02:15:00 Another extremely painful scene as Anita attempts to take Maria's message to Doc and is interrupted by The Jets who call her racial slurs and blow smoke in her face. It only gets worse from there. I literally did not understand this scene when I was young but it's fairly clear now as an adult that what's visually coded here is rape.

Bernardo was right. If one of you was lying in the street, bleeding. I'd walk by and spit on you!"

2:16:46 The disgust of that realization makes Anita's angry lie "You tell him that Maria is dead!", the lie that will only amplify the tragedy further, far more emotionally justified than it once seemed.

02:18:52 Because West Side Story is tremendously painful for its last half hour, we'll take odd moments of levity where we can. Have you ever noticed how Tony keeps attempting to tuck in his shirt even though it's totally ripped up and his chest and stomach are still exposed? Just take it off, Tony, it's only good for rags now! Doc tells him the horrible news. And Tony runs  into the streets looking for Chino who can end his misery.

Please, will ya? I'm waiting for you. I want you to.

02:21:33 Tony's death wish guts me. Though I agree with critics that Richard Beymer's performance is far from perfect I do think he's totally excellent in the finale which puts him through the emotional ringer and includes a perfectly played bewildered death scene. Next time you watch West Side Story, pay close attention to the sound mix here. The movie is dead silent but for the actors in this penultimate scene. You hear every breath, every footstep, every garbled cry. And then the gun shot. It's a tremendous choice of minimalism within the context of a maximalist movie.

West Side Story is so potent as a full experience that somehow it even used to survive terrible commercial breaks on network television at the most inopportune places. They used to put commercials right in the middle of this scene here, I kid you not. I was a furious crying child to have the tragedy interrupted.

They won't let us be.

02:23:36 Heartbreaking. And not just for Tony & Maria.

02:24:57 Maria's final agonized speech about contagious hate and collective guilt is something else. She asks how many people she can kill and still leave a bullet for herself. I still sometimes scratch my head trying to imagine how Natalie Wood lost the Best Actress Oscar this year given the one-two punch of this Best Picture winner (also the #1 box office hit of the year) and her even stronger nominated performance in Splendor in the Grass, another hit, in the same year. What did they have against her? Or did they assume she'd have many more chances as she was just 23 at the time?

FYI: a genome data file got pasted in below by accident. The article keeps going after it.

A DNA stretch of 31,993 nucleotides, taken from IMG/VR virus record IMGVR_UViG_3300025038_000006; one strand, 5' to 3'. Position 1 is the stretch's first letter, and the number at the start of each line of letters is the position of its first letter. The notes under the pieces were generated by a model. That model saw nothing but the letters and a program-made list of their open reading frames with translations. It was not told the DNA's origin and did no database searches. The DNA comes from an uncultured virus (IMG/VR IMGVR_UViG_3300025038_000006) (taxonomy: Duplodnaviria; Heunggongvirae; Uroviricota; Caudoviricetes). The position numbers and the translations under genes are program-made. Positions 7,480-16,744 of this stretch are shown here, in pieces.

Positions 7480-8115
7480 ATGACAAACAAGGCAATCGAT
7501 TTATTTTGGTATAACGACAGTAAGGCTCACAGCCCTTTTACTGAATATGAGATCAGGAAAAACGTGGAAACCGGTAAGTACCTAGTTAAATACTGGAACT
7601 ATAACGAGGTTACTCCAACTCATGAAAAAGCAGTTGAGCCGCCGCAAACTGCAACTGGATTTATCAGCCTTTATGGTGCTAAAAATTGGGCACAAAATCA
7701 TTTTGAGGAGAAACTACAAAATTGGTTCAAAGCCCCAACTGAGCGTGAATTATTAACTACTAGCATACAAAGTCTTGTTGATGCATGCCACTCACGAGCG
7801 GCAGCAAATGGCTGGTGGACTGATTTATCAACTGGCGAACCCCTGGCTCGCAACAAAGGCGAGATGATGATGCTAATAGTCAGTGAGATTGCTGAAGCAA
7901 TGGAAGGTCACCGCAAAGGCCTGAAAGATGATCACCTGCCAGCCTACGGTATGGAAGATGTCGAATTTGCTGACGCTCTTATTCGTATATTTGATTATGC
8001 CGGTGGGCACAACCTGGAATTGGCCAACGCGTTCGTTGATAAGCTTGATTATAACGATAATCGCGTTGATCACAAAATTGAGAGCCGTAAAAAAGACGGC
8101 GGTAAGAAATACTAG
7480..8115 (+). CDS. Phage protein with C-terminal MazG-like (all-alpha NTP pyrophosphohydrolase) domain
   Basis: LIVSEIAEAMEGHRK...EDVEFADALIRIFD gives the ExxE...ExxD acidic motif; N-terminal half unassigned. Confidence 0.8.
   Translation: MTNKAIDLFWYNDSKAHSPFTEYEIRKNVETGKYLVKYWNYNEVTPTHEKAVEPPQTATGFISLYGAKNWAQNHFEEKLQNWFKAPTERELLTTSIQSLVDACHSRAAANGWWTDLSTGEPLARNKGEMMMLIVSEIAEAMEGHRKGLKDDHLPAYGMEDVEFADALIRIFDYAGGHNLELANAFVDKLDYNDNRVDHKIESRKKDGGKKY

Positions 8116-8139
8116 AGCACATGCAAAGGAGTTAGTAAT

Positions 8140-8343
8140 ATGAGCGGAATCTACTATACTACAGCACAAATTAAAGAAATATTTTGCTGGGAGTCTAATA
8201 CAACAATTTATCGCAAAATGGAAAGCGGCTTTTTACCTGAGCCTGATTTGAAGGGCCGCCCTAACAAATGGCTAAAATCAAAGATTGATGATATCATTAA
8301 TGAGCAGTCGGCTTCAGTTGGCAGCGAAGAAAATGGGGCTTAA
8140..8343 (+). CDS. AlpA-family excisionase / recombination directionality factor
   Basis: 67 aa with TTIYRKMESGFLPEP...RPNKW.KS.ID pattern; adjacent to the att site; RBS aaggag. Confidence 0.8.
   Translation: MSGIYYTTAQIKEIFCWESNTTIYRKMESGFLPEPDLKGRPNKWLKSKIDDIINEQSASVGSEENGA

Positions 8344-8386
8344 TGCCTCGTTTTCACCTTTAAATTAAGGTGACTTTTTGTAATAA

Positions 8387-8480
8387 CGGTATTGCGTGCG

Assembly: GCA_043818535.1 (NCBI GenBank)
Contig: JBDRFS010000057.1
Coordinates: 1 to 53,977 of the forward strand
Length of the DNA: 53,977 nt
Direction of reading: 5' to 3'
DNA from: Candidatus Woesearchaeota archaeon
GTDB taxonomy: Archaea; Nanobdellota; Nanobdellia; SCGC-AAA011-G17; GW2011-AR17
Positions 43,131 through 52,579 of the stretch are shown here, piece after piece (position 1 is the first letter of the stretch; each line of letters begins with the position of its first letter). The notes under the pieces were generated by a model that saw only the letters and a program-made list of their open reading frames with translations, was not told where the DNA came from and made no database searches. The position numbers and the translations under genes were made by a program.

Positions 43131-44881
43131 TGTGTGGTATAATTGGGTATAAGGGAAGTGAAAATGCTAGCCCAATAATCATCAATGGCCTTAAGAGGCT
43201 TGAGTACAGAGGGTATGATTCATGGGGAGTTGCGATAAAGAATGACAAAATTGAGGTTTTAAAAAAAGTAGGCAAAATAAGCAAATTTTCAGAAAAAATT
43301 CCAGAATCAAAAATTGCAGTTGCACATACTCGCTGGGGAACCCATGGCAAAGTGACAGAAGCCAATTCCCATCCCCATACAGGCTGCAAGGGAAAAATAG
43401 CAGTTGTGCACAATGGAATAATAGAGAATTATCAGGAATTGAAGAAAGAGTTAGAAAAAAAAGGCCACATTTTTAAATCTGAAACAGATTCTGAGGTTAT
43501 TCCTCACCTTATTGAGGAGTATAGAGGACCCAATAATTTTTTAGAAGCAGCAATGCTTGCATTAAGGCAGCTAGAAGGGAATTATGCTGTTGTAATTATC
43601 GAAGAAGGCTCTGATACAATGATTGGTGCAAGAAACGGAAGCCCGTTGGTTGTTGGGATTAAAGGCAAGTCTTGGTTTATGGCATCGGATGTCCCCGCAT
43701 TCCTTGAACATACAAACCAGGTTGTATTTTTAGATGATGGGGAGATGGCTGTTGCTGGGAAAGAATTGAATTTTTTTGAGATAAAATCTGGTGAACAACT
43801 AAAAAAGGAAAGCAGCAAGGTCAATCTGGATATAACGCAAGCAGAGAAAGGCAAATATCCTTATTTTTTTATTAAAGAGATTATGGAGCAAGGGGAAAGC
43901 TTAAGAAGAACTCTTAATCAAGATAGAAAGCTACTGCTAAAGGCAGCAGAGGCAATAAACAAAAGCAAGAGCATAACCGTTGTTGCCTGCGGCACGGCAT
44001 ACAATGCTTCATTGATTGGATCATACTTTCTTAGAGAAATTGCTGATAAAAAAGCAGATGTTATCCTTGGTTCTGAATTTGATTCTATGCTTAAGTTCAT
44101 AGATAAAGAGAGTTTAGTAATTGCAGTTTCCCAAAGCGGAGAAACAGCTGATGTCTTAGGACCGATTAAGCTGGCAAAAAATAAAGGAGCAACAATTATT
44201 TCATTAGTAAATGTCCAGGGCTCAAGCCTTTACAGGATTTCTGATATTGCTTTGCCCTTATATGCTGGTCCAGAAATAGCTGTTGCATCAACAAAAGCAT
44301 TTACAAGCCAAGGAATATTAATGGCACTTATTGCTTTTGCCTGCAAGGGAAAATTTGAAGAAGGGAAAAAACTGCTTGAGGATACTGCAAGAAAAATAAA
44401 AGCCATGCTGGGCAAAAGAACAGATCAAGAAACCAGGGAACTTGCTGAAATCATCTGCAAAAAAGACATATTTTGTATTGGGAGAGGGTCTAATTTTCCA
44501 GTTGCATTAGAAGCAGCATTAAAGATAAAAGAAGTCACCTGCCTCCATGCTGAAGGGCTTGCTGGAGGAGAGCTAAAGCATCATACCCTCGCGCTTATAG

The reverential ending, so hushed, and final. It amounts to a reverse curtain call. The stars leave first, one carried away as if by funeral procession, and the rest of the cast follows. A cinematic rebuke to the immediate emotional release of clapping for still-living actors as they bow on stage after performing death scenes. 

2:28:42 End Credits as graffiti. (A bit more after these images)

A perfect visual coda to this tragic tale of unruly street kids. A round of applause for these grand artists, please. Especially Bernstein, Robbins, and Moreno.

It's been a real treat to revisit West Side Story this week for Leonard Bernstein's centennial. It's still my sentimental go-to answer for "favorite film of all time". Yes, there are movies that are "better" and less "problematic" (the mix of actors of color and white actors playing people of color, in particular, feels like an odd-compromise between the movie's anti-racism message and the time in which it was made) but I'm unable to care too much about the drawbacks when it so thoroughly shaped me.

Musicals were immediately my favorite genre, and even as I became a cinephile and understood much more about the movies than I ever did as a child, I still think they're the ultimate movie genre, more capable of harnessing all the rich artistry a movie can draw from, than any other. West Side Story remains a towering example of just that.

West Side Story was so emotionally formative that I literally expected that when you grew up and fell in love, like Tony and Maria, the whole world would blur out and you'd know. I've definitely been in love as an adult and the first time I was so disappointed that that didn't happen! But in a small way, West Side Story was right. When I get caught up in it, it's all movies in one, but also beyond them. Like Tony and Maria seeing each other for the first time, all other movies are fuzzy background.

Only you, you're the only thing I'll see forever.

I would fall in love with many movies thereafter, but first loves stick.  

http://thefilmexperience.net/blog/2018/8/25/west-side-story-pt-3-tonight-wont-be-just-any-night.html

Comments

( 1 comment — Leave a comment )
mapol
Aug. 28th, 2018 01:00 pm (UTC)
Thank you so much, Lynn, Eric, and Nathaniel!
This is a fantastic post about a fantastic golden oldie-but-keeper of a classic movie musical. The 1961 film version of West Side Story is my all time favorite film, hands down, and I'm a devout fan of it. When it's not playing in any theatres in my general area, I will go pretty much anywhere within driving distance to to see it on a great bit, wide screen, in a real movie theatre, with the lights down low. This is a beautiful film.

Another wonderful thing about this entire essay is that it's so articulately and succinctly written, and it says oh so many things that I wish I could say.

Thank you, thank you, thank you again!
( 1 comment — Leave a comment )